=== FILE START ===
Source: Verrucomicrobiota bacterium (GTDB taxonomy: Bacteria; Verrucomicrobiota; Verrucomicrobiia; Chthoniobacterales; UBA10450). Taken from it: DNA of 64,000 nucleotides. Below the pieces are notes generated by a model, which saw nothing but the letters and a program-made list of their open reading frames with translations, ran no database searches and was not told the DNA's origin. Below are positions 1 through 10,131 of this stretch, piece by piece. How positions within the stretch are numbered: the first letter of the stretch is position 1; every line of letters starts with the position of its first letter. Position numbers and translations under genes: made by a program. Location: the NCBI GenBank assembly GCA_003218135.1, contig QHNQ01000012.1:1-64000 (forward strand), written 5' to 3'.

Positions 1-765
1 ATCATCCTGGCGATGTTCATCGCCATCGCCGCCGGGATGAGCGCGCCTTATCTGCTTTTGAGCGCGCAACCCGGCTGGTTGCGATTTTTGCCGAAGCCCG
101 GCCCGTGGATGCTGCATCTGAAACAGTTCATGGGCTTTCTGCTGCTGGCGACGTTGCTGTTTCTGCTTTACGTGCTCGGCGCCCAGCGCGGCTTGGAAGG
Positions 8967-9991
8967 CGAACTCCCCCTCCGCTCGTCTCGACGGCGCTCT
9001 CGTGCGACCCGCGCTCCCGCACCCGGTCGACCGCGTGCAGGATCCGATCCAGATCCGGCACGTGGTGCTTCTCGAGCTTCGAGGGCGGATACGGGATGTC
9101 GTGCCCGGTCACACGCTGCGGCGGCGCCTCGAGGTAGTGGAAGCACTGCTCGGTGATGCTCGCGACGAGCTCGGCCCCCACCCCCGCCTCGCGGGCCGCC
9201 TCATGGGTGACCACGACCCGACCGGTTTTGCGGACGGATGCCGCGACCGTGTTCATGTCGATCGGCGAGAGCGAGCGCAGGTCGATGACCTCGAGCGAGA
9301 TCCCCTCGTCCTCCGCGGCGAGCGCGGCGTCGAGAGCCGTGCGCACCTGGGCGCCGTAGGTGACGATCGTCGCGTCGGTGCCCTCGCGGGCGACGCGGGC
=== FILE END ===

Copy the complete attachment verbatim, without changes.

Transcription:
Source: Verrucomicrobiota bacterium (GTDB taxonomy: Bacteria; Verrucomicrobiota; Verrucomicrobiia; Chthoniobacterales; UBA10450). Taken from it: DNA of 64,000 nucleotides. Below the pieces are notes generated by a model, which saw nothing but the letters and a program-made list of their open reading frames with translations, ran no database searches and was not told the DNA's origin. Below are positions 1 through 10,131 of this stretch, piece by piece. How positions within the stretch are numbered: the first letter of the stretch is position 1; every line of letters starts with the position of its first letter. Position numbers and translations under genes: made by a program. Location: the NCBI GenBank assembly GCA_003218135.1, contig QHNQ01000012.1:1-64000 (forward strand), written 5' to 3'.

Positions 1-765
1 ATCATCCTGGCGATGTTCATCGCCATCGCCGCCGGGATGAGCGCGCCTTATCTGCTTTTGAGCGCGCAACCCGGCTGGTTGCGATTTTTGCCGAAGCCCG
101 GCCCGTGGATGCTGCATCTGAAACAGTTCATGGGCTTTCTGCTGCTGGCGACGTTGCTGTTTCTGCTTTACGTGCTCGGCGCCCAGCGCGGCTTGGAAGG
Positions 8967-9991
8967 CGAACTCCCCCTCCGCTCGTCTCGACGGCGCTCT
9001 CGTGCGACCCGCGCTCCCGCACCCGGTCGACCGCGTGCAGGATCCGATCCAGATCCGGCACGTGGTGCTTCTCGAGCTTCGAGGGCGGATACGGGATGTC
9101 GTGCCCGGTCACACGCTGCGGCGGCGCCTCGAGGTAGTGGAAGCACTGCTCGGTGATGCTCGCGACGAGCTCGGCCCCCACCCCCGCCTCGCGGGCCGCC
9201 TCATGGGTGACCACGACCCGACCGGTTTTGCGGACGGATGCCGCGACCGTGTTCATGTCGATCGGCGAGAGCGAGCGCAGGTCGATGACCTCGAGCGAGA
9301 TCCCCTCGTCCTCCGCGGCGAGCGCGGCGTCGAGAGCCGTGCGCACCTGGGCGCCGTAGGTGACGATCGTCGCGTCGGTGCCCTCGCGGGCGACGCGGGC